When power and corruption are in the hands of the elite; when the common man is left ignorant and unaware through a lack of education and understanding of where they came from and what they stand on then the nation and its people become prey and pawns of those who will always look for an advantage to gain and keep more and more of the power, which according to the U.S. Constitution is reserved for the people, and not to be kept just for themselves.

How did our ancestors in this nation deal with such belligerence and audacity from its leaders — Revolution.

Are we there yet? Can we still keep the U.S. Constitution as our guide and supreme law of the land? Or, will it require something more grounded in the spirit of American liberty — Revolution - preferably a peaceful one. Or, will be go the way of Rome? Time will tell and it will be based on what we do today, in the here and now. The choice is ours.

"Societies exist under three forms sufficiently distinguishable.

1. Without government, as among our Indians.

2. Under governments wherein the will of every one has a just influence, as is the case in England in a slight degree, and in our states in a great one.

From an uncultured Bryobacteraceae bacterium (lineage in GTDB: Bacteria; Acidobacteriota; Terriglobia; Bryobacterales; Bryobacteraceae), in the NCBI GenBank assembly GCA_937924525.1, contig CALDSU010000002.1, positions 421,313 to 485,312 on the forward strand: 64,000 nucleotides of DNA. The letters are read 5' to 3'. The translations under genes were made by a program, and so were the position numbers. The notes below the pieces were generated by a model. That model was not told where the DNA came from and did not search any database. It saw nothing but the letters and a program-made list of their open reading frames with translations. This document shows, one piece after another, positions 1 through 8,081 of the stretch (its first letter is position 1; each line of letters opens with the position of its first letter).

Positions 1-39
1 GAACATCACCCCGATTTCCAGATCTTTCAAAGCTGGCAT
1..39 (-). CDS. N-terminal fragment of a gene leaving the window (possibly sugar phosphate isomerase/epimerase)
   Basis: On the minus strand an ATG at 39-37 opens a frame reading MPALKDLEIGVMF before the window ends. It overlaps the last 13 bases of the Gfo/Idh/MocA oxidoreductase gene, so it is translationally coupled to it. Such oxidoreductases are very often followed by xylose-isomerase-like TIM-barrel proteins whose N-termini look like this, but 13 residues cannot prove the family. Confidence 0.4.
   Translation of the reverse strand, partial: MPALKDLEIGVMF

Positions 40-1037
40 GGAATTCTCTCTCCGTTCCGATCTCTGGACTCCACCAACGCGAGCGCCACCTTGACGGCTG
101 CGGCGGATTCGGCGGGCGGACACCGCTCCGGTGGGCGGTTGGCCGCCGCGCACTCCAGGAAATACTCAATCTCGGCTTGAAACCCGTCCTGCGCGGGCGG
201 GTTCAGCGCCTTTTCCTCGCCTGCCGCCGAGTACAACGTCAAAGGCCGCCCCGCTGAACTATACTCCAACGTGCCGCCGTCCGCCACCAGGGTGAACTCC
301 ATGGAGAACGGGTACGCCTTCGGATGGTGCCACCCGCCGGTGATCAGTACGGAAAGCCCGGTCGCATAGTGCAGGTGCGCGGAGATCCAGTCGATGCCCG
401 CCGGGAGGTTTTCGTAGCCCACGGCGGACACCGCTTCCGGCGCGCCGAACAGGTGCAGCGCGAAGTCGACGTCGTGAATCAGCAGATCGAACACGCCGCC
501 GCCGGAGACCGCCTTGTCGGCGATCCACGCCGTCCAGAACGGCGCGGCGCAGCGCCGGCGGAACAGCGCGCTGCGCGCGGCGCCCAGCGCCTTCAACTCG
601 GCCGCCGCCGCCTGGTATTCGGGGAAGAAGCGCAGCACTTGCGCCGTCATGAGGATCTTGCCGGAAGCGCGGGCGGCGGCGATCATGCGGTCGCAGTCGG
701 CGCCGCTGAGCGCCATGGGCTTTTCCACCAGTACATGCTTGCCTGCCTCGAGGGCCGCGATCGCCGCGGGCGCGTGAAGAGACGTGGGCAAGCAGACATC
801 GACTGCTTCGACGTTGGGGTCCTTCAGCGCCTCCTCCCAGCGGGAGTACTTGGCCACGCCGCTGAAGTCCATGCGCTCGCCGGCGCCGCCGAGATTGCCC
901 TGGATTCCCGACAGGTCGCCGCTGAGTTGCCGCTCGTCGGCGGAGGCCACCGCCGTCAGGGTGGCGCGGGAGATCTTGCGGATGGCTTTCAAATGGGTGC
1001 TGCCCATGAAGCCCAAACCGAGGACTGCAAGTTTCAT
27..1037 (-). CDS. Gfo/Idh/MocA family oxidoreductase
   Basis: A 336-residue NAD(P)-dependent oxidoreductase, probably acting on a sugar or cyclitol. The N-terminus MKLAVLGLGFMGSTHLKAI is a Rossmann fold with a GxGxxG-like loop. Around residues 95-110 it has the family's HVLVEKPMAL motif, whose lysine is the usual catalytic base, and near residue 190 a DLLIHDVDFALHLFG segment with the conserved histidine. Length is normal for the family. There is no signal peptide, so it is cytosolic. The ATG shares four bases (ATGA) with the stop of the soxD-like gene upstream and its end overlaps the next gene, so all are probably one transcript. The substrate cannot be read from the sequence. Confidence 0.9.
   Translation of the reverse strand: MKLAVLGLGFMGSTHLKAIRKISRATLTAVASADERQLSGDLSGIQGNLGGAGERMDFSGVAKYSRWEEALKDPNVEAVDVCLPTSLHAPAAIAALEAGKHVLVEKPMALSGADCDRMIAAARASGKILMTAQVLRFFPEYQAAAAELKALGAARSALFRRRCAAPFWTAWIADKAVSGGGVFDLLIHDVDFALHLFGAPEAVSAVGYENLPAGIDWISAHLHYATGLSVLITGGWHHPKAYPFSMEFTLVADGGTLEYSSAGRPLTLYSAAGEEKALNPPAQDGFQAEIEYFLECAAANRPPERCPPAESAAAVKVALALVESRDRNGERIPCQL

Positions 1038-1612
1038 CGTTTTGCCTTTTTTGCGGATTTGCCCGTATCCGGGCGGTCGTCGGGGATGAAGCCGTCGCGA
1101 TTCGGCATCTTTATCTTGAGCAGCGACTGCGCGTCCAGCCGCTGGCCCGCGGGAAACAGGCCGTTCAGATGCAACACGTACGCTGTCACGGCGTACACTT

3. Under governments of force: as is the case in all other monarchies and in most of the other republics. To have an idea of the curse of existence under these last, they must be seen. It is a government of wolves over sheep. It is a problem, not clear in my mind, that the 1st. condition is not the best. But I believe it to be inconsistent with any great degree of population.

The second state has a great deal of good in it. The mass of mankind under that enjoys a precious degree of liberty and happiness. It has its evils too: the principal of which is the turbulence to which it is subject. But weigh this against the oppressions of monarchy, and it becomes nothing. *Malo periculosam, libertatem quam quietam servitutem. Even this evil is productive of good. It prevents the degeneracy of government, and nourishes a general attention to the public affairs.

I hold it that a little rebellion now and then is a good thing, and as necessary in the political world as storms in the physical.

Unsuccessful rebellions indeed generally establish the encroachments on the rights of the people which have produced them. An observation of this truth should render honest republican governors so mild in their punishment of rebellions, as not to discourage them too much. It is a medicine necessary for the sound health of government." - Thomas Jefferson to James Madison, January 30, 1787

[* "I prefer the tumult of liberty to the quiet of servitude.”]